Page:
The controversy in people who believe racial profiling is a thing is that they feel every single case is racial profiling. If the person pulled over is guilty of something the community mentions that they didn’t have a chance, they had a hard life, and their struggle story. If they’re not guilty of anything then it is automatically racial profiling, even when there are random traffic stops in an urban area it will come back they are pulling over majority people of color because of the area. For people who don’t believe racial profiling is a thing, they are ignoring the fact that there are biases, prejudices, and stereotypes that everyone has and it can affect who they pull over. Even though you are to put your biases aside in working some people are unable to do that and use their authority as an excuse to explain why they pulled over whomever they pulled over. They are going to urban areas where people tend to be middle to low class, not have a wide variety of resources, they should support themselves and sometimes stoop to illegal activity because they have exhausted all other options. I still believe that racial profiling is a thing based off such cases where there are no warning of illegal activity and no reason for the “random” traffic stops. I believe it is a thing for the fact that there are videos of cops saying racist things and admitting that they had no reason to pull them over. This is a thing that cops have been proven to joke about with footage so for that reason I agree that racial profiling is a thing that will not go away and probably not lessen especially due to the backwards spiral we’ve been going down in America.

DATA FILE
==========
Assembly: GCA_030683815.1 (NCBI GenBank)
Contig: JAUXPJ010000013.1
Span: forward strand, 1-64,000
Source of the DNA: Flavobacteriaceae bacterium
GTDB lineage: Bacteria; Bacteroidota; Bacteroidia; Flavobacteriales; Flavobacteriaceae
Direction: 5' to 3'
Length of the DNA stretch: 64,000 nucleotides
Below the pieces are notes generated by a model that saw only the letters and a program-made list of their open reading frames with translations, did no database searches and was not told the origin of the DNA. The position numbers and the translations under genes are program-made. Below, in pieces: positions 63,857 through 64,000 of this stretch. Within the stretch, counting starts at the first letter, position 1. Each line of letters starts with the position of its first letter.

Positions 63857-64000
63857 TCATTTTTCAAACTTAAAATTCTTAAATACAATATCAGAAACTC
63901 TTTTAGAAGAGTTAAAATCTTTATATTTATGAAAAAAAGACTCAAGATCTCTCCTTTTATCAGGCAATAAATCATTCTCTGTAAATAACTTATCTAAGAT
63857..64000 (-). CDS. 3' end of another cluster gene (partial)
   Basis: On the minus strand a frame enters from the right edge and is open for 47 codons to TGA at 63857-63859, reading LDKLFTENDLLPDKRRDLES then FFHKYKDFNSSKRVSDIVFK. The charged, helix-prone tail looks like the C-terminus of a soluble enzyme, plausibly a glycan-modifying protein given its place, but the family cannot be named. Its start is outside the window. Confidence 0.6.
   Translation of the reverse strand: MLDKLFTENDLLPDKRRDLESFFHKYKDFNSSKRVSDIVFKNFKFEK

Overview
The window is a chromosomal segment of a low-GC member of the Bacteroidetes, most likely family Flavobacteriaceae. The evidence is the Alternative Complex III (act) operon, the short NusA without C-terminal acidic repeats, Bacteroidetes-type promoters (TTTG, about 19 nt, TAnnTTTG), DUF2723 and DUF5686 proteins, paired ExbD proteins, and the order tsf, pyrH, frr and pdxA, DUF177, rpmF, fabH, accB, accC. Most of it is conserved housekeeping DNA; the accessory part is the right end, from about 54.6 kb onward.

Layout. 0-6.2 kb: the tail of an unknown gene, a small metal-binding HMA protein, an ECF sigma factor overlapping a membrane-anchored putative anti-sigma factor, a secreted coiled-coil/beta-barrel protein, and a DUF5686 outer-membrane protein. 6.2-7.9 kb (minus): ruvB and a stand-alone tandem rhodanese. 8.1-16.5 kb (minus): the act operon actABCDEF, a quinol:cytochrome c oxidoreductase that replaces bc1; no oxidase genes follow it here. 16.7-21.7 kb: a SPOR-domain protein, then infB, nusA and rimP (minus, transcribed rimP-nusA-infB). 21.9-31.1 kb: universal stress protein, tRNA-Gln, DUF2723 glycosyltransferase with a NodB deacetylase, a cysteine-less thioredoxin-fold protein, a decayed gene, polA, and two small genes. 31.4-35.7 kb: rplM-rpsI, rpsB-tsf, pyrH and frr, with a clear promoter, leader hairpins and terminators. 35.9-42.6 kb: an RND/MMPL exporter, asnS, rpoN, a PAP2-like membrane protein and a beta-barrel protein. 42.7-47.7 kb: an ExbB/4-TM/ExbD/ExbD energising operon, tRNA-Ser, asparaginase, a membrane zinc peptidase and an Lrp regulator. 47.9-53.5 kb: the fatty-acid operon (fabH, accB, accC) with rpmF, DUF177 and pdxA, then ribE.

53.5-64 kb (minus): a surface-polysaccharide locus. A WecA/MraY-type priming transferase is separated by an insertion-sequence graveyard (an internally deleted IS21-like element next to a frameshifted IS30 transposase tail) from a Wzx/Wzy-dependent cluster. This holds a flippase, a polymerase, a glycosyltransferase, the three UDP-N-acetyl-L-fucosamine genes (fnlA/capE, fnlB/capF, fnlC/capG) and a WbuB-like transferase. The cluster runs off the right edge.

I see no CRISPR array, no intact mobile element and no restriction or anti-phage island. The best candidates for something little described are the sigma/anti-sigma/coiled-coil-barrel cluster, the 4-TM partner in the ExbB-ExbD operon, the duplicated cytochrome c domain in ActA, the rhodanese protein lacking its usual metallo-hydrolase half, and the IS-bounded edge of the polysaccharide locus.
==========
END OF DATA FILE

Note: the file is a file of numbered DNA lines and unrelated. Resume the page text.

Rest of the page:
I believe the primary underlying value is Interconnectedness vs Independence. People look at these racial profiling cases as independent from each other rather than a collective problem for all of society. Van Wormer states how the U.S. values independence over interconnectedness. People tend to think of racial profiling cases as a problem that only effects certain communities or that these incidents are not related to each other. Codependency is the best approach to these kinds of cases because the problem is not only centered around one group. The community has to have a sense of interconnectedness in order to make actual social and legislative progress. One way for the dialogue to open to discuss the problem of racial profiling would be for all those effected by this problem to discuss what needs to be changed. One reason why racial profiling is a problem is because people are not willing to address the underlying problems related to it.